mission of mercy

Yesterday afternoon I drove Mom across town to deliver a care package to her sick aunt. The poor creature is in her early 80s, obese, and the chief enabler of a slew of miscreant kids and grandkids. She exists on a very meager pension and social security. It’s sad. It’s her choice though.

On the way home at an interchange where I was preparing to hit the Interstate, I saw one of Rudy’s longtime alcohol and drug buddies. This poor guy, who’s actually a fairly competent factotum, exists as a panhandler, begging for money at busy intersections around town. Several times a year the cops will grab him. Invariably he’ll have a crack pipe and wind up doing several weeks to several months in jail. Periodically Rudy or somebody will get him a job, and he may work for a few weeks, but pretty soon he’s back begging. He claims the money is too good, and that he can make in a couple of hours panhandling what he’d make in a couple of days as a painter. I don’t doubt it for a minute. When he’s not locked up he tends to live in flea-bag motels, under bridges, or in the woods.

I don’t know if he has mental problems, in addition to his substance abuse, or not. He may very well be depressed or god knows what? Unless he is separated from the drugs (and booze), he’s an unlikely candidate for any type of therapy – talking, meds, or otherwise. He recoils from the prospect of sobriety and responsibility like most do from his lifestyle. He was hit by a car recently. Now he walks with a pronounced limp. Maybe that helps him elicit sympathy from naive passers by. He’s pitiful and he plays on that for all it’s worth.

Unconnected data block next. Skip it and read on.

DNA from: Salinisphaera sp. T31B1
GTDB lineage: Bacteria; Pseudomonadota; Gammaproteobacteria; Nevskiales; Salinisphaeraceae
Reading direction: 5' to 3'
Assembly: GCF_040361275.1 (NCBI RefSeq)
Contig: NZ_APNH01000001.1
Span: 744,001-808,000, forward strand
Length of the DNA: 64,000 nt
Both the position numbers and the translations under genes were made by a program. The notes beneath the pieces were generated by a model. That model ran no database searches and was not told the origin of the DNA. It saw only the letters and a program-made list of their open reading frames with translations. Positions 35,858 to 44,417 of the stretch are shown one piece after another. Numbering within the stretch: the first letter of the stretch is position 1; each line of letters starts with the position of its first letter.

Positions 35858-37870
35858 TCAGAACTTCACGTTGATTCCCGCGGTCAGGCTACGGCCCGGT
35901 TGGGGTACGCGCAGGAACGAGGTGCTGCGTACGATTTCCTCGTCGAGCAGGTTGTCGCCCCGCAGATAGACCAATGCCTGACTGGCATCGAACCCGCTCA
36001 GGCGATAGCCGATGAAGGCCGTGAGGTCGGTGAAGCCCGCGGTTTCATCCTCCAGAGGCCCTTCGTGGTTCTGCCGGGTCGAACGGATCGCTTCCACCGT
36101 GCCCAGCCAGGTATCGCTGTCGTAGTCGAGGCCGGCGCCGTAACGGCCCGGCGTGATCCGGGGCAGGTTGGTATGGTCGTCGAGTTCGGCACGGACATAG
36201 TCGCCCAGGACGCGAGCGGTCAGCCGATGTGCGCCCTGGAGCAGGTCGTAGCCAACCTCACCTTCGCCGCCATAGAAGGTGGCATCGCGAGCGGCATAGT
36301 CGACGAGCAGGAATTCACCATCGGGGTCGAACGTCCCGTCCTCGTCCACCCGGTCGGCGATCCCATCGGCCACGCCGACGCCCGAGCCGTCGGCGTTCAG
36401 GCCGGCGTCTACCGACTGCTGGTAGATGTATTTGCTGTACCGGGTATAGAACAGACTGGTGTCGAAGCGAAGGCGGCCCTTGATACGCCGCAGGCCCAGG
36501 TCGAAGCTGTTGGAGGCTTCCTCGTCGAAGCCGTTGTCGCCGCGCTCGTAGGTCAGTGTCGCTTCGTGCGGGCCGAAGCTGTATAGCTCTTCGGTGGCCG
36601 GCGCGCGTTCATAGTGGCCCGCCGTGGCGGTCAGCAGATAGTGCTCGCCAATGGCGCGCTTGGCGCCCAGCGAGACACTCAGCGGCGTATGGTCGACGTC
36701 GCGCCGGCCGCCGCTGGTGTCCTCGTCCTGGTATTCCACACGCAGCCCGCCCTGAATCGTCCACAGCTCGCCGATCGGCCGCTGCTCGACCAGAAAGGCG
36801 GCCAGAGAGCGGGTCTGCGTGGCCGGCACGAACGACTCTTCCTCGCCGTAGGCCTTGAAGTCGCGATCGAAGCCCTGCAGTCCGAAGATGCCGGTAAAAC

Egotistical fellow that I am, I thought about trying to 12-step him and encourage him to get into a treatment program somewhere. “Hey, look how great I’m doing” was almost certainly my unconscious motivation. After all, I should be able to help somebody, shouldn’t I?

Maybe, but bitter experience over the years has taught me that I don’t get to pick and choose who. None of the people I associated with on the streets has ever paid more than lip-service to my recovery sales pitches. The few people I’ve sponsored in the program over the years all returned to active alcoholism and addiction. We don’t get to pick who gets it, and the vast majority never do. The program is for “them that want it, not them that need it”.


4 Responses to “mission of mercy”

  1. 1 Michelle March 2, 2008 at 11:01 am

    “We don’t get to pick who gets it, and the vast majority never do. The program is for “them that want it, not them that need it”.”

    This is the hardest part – especially when working with family members. I want so badly to “help” and then find all I’ve done is enable, because they don’t want real help, only a hand-out. I also gave a panhandler some money this past week, am I a sucker?

  2. 3 Rob N. March 2, 2008 at 1:23 pm

    Michelle – It is a hard thing to come to terms with. I’m not sure we ever can completely. I don’t see anything wrong with “helping” hustlers, if you feel like it. I do it from time to time. Just don’t be under illusions as to what the money is almost certainly going for.

    untreatable – Glad you stopped by.

  3. 4 Bill May 26, 2008 at 8:58 pm

    One of the first things I learned in recovery — the hard way — is that you can’t 12-step family successfully. That’s true whether you’re six months clean and sober or a 20-year Master Addiction Counselor. There is too much old stuff involved, for them if not for the 12-stepper. Besides, they knew me when. Why should they think I have anything to offer?

    I can’t discuss emotional issues with the folks who helped wire my own buttons — and me theirs.

    As far as handing a guy on the street corner a buck is concerned, compassion and willingness to give have nothing to do with 12-step work. If I can afford it, I give. If I can’t, I don’t. When I do, my purposed is to alleviate the recipient’s suffering a little bit, in the only way I can. What they do with the money is none of my business.

    After all, isn’t one of the main lessons of my recovery learning that it’s up to me to do what I can, but that I can’t control the outcome?

    Finally, I can accomplish as much by example as I can directly (especially when it comes to family), and far more than I do by preaching. As the old AA saying goes, “I may be the only Big Book they will ever read.”

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